Women and the Law of Property in Early America

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University of North Carolina Press, 1986 - History - 267 pages
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In this first comprehensive study of women's property rights in early America, Marylynn Salmon discusses the effect of formal rules of law on women's lives. By focusing on such areas such as conveyancing, contracts, divorce, separate estates, and widows' provisions, Salmon presents a full picture of women's legal rights from 1750 to 1830.

Salmon shows that the law assumes women would remain dependent and subservient after marriage. She documents the legal rights of women prior to the Revolution and traces a gradual but steady extension of the ability of wives to own and control property during the decades following the Revolution. The forces of change in colonial and early national law were various, but Salmon believes ideological considerations were just as important as economic ones.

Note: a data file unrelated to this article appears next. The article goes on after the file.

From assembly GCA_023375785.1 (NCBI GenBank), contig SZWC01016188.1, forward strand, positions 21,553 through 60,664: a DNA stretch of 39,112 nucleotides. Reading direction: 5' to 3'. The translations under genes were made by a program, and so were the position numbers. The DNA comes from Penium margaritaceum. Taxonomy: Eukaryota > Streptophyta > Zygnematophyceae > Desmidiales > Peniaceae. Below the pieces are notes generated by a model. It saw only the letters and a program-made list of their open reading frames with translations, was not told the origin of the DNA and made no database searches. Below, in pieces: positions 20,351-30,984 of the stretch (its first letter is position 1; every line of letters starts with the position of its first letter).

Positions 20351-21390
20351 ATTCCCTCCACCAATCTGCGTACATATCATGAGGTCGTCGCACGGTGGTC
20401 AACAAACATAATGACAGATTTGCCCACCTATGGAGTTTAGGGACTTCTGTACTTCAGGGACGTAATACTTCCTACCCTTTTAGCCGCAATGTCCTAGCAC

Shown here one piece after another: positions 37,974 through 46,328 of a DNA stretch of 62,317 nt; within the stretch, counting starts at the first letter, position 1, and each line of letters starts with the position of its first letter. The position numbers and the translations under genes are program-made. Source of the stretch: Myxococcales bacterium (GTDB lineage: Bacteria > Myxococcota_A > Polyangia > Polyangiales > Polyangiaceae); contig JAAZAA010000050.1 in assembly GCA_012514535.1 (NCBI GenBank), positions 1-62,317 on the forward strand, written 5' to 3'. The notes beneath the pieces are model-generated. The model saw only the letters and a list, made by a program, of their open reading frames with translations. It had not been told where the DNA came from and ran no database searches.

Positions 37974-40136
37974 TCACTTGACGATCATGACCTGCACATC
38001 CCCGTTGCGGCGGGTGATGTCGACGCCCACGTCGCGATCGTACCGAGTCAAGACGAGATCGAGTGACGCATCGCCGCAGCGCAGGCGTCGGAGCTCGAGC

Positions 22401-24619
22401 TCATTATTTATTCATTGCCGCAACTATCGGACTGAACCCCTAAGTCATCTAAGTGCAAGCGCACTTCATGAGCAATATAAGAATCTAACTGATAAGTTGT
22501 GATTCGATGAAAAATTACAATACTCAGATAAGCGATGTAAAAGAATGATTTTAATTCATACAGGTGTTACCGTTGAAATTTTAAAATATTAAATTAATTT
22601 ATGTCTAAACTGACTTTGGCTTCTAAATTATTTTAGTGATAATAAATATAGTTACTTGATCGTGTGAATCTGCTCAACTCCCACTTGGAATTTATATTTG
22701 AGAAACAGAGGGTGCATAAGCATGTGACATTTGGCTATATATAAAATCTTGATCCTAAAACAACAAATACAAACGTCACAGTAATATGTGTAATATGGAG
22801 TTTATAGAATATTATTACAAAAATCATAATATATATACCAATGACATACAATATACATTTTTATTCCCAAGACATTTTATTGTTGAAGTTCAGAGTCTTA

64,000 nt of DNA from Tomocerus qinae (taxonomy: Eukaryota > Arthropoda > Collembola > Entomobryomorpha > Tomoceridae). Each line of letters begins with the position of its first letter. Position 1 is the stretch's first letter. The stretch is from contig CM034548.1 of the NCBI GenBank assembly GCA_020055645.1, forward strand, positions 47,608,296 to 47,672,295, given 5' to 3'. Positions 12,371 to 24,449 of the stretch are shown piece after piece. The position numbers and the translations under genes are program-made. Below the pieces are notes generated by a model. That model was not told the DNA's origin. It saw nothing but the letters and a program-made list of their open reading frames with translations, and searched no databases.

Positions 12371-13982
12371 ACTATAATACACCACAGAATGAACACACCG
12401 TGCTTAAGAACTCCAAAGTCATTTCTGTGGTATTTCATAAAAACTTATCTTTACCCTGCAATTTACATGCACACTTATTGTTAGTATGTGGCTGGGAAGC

Women did not all fare equally under the law. In this illuminating survey of the jurisdictions of Connecticut, Massachusetts, New York, Pennsylvania, Maryland, Virginia, and South Carolina, Salmon shows regional variations in the law that affected women's autonomous control over property. She demonstrates the importance of understanding the effects of formal law on women' s lives in order to analyze the wider social context of women's experience.

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User Review  - mas0315 - LibraryThing

This is a great book but it deals specifically with married women. There is one page (xv in Preface) which says "Single women functioned on a legal par with men in property rights (although they did not enjoyed political rights associated with property ownership in early American society." Read full review

About the author (1986)

Marylynn Salmon is coauthor of Inheritance and the Evolution of Capitalism and the Family in America.

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